Neuregulins are a class of naturally occurring protein growth factors that potentially have multiple effects on the nervous and cardiovascular systems. Acorda is developing its lead recombinant neuregulin candidate, Glial Growth Factor 2 (GGF2), in a number of nervous system and cardiac indications, including heart failure, stroke and peripheral nerve injury. The most advanced of these is a clinical-stage program in heart failure.
Acorda completed a Phase 1 clinical trial of GGF2 in heart failure patients in late 2012. Data from this trial, designed to study safety, tolerability and exploratory measures of efficacy in a single ascending dose of GGF2 in people with heart failure who were already on optimized regimens of currently available cardiovascular therapies, were presented at the American College of Cardiology 62nd Annual Scientific Session in March 2013.
Acorda has discussed the results from the initial GGF2 study with the U.S. Food and Drug Administration (FDA) and has reached agreement on the design of the next clinical study of GGF2 in heart failure, which is expected to begin in 2013.
Heart failure is a chronic, progressive condition in which the heart muscle is unable to pump enough blood to meet the body's need for oxygen. Heart failure is most commonly the result of damage to the heart, caused by coronary artery disease or from added stress to the heart from other health conditions, such as diabetes or high blood pressure.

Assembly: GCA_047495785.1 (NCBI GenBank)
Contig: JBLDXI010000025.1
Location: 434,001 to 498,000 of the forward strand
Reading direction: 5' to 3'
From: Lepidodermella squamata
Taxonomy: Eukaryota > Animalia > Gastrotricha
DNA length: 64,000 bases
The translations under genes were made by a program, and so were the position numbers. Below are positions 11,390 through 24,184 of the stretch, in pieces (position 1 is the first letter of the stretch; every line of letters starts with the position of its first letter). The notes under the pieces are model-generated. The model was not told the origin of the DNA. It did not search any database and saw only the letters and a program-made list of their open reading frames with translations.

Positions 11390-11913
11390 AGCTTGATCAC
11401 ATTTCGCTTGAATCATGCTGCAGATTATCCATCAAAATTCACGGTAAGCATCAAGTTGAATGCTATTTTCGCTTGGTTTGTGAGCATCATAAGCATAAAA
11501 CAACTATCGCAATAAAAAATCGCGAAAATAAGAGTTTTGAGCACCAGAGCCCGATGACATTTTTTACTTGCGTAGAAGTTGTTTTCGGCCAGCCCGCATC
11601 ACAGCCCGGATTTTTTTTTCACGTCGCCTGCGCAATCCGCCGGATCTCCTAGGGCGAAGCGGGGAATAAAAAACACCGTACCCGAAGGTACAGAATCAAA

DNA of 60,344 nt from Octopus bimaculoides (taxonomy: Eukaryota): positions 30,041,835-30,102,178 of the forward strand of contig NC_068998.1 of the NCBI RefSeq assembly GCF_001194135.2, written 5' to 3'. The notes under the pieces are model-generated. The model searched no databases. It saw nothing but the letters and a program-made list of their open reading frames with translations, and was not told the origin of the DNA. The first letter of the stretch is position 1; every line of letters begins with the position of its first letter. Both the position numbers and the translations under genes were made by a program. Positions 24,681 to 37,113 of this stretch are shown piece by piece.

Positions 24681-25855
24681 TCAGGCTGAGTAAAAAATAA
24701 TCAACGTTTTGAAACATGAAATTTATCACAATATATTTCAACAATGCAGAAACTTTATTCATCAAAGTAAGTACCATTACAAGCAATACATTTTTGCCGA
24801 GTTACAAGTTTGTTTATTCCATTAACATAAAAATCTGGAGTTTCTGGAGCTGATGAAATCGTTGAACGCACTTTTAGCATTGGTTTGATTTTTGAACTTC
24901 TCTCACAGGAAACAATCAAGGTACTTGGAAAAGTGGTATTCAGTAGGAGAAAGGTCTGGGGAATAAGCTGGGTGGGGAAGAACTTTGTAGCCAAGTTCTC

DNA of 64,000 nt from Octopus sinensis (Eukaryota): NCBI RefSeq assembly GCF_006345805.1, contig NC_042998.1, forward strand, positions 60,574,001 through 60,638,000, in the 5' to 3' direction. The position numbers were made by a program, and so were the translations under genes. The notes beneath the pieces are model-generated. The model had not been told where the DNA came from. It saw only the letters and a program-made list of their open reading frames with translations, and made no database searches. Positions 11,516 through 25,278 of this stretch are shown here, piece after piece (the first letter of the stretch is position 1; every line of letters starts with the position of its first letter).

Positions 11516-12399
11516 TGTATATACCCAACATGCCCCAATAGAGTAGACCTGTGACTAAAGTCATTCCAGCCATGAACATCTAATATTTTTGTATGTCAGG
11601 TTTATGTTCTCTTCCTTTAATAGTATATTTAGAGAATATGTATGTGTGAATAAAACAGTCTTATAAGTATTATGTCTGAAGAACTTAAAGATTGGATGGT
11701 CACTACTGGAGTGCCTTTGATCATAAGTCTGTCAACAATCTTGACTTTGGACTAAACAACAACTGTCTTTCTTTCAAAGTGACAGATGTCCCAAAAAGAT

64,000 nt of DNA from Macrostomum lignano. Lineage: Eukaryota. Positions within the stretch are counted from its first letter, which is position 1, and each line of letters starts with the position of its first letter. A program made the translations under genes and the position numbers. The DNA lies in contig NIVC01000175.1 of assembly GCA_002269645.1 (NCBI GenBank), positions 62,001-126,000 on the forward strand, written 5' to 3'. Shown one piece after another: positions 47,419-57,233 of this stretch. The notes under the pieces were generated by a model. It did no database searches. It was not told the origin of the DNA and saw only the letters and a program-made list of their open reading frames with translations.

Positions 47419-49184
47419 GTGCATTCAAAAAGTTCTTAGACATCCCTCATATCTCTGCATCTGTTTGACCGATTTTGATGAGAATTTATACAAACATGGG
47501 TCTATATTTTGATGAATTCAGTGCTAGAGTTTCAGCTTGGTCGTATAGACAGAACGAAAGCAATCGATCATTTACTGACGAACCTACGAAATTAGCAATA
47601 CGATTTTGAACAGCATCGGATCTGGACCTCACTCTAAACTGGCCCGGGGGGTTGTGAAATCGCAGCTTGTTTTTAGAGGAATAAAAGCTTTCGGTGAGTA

GGF2 may offer a unique heart failure therapeutic option, as existing medications aim to compensate for the heart's diminished blood pumping ability, but do not directly restore heart muscle function. GGF2 acts at the level of the muscle cells, or cardiomyocytes, and is believed to improve the heart's ability to contract by restoring cardiomyocyte functions that are impaired in heart failure. Preclinical studies have found that GGF2 improves contractile function and may also protect the heart structure from acute and chronic stressors.
Stroke/Peripheral Nerve Damage
Neuregulins have also demonstrated a range of effects in neuroprotection and repair in preclinical models of disease and injury to both the central and peripheral nervous systems.
In preclinical studies, GGF2 has been shown to partially protect the brain from the consequences of stroke and enhance recovery of sensorimotor function with a wide treatment time window of several days. Preclinical studies have also shown improvements in function following damage to peripheral nerves. In a preclinical model that simulates nerve damage that occurs with surgical prostatectomy, GGF2 was shown to protect nerves and restore erectile function.